To a large degree, e-mail, calendaring, instant messaging, blogs, feed readers, social networking, comparative shopping services, media sharing, music, gaming, storage and other user services are becoming commodities, and more often than not, free. Third parties may have better services, but it's hard to compete for attention, and revenue, among masses who have chosen one or more of the majors as their personal services provider. If an external service is really good, one of the four or others on the make will scoop it up or at some point duplicate the functionality (sounds like Microsoft's modus operandi before it was throttled back by the DOJ or Apple's with services like Konfabulator, which Yahoo acquired).  In other words, business as usual.

As Yahoo CEO Terry Semel said, the current phase for the Web portals is more about deepening the relationship with the audience than just page views and unique users. He talks about knitting together Yahoo's myriad services, monetizing content--including user-generated content--and developing new models for content creation and distribution. 

The portals want users to identify with them, like they do with designer labels and sports teams, with a deep two-way relationship. You might be a Yahoo Mail, Yahoo and AOL IM, Google search, Bloglines RSS reader, Amazon, eBay user, but the portals want to cultivate more pure, deeply engaged users, focusing on convenience, personalization and least 'good enough,' comparable sets of services.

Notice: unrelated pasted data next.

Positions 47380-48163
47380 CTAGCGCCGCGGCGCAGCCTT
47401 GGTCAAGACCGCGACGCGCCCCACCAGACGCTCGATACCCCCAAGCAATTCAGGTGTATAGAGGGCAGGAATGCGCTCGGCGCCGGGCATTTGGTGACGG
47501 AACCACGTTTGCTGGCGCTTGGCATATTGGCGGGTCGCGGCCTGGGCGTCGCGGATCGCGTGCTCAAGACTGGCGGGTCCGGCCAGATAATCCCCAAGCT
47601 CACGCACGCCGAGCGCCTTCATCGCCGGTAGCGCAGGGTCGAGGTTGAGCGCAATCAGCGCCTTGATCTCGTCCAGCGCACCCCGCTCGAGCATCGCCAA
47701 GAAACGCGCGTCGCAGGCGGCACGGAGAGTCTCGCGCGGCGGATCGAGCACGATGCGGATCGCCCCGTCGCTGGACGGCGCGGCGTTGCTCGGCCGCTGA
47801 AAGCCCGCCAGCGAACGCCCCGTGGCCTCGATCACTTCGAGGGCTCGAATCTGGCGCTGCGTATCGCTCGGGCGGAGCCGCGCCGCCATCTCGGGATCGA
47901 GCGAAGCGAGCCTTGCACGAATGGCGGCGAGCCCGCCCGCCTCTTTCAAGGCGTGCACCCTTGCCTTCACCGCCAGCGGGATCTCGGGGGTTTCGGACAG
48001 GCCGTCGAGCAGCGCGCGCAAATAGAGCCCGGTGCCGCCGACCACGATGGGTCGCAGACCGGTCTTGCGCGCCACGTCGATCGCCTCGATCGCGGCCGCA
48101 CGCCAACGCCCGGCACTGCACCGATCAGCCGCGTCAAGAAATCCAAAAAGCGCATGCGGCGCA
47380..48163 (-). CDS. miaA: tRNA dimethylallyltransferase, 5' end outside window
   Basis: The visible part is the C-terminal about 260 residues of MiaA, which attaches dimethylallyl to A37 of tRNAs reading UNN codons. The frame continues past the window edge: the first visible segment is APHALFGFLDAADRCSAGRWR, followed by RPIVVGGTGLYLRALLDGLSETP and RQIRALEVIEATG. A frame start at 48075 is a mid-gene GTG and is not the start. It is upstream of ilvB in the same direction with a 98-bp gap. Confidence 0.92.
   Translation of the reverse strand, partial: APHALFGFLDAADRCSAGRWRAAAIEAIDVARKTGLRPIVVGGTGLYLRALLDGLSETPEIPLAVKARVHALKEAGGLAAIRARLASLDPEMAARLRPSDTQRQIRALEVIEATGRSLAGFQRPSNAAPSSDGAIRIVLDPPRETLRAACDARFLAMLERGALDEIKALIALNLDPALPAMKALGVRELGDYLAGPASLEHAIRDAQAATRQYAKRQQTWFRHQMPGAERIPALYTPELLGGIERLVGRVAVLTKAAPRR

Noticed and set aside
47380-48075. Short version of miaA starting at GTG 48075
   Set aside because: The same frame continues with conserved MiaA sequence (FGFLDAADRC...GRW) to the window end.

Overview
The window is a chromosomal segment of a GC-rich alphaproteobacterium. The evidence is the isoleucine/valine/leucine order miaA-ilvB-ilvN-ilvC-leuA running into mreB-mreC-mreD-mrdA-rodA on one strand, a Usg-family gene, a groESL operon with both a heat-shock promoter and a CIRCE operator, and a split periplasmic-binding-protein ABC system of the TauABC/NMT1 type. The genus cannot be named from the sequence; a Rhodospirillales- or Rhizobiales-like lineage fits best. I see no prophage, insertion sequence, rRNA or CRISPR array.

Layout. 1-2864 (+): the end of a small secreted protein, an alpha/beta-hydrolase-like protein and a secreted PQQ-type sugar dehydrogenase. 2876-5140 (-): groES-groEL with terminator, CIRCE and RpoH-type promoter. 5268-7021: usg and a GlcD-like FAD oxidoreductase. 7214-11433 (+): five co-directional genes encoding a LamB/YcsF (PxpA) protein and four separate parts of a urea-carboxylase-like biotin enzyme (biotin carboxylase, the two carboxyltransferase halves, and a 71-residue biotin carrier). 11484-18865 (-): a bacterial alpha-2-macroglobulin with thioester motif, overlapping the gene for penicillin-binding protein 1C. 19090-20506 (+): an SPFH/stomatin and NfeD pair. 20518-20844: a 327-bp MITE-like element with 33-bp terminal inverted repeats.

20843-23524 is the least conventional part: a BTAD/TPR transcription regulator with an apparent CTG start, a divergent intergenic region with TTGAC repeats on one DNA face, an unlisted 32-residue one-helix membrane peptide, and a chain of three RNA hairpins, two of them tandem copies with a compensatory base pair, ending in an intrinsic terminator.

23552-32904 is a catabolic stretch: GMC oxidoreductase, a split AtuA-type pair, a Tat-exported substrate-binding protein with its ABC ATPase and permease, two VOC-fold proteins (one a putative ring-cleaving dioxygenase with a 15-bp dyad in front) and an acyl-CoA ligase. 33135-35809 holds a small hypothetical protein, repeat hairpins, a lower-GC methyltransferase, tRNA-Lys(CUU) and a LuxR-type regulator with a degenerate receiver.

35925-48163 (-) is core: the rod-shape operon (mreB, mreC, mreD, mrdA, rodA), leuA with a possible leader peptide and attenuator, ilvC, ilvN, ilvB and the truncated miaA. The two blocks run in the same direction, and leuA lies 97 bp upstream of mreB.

Personalization and social networking are becoming less burdensome for users, but they still have along way to go. A single log-on for services is a good step, but homogenizing services so they all look and feel the same can sap of the stuff that made it sticky for users in the first place. And, the more sophisticated Web users will want to be in control of their own identity and the data trails of their online activity. Without open standards, people end up in walled gardens, with all of their preferences locked into a particular portal (see In other words, I want to take my Amazon data trail to another site, or my Yahoo personalizations to another portal, so I don't have to start from scratch.

There is still room for another Google, a small company or a few college students who figure out how to do search or some other critical component for the Internet Age right the next round. Even with well heeled Google, Yahoo and Microsoft sucking up the high IQ software engineering talent in the world for their labs, breakthrough innovations can come from anywhere in the connected world.

This next phase, what we call Web 2.0 for lack of a better term, won't be like ABC, CBS and NBC competing in the early days for TV viewers. Passive engagement with a few channels is far less complex and disruptive to existing business models than the interactive, digital, two-way converging medium that is evolving, and which no one "owns."

The competition among the big four, as well as with more specialized portals, has shown the benefits of competition and rapid iteration, although the excess of half-baked betaware is getting tedious (such as the recent Google's RSS reader). The danger is that the competition driving innovation will be muted by consolidation.  On the other hand, the tools of production and distribution are in the hands of users. If the portals start throwing their weight around, alternatives, not to mention the bloggers, will rise out of virtual space to challenge their dominions...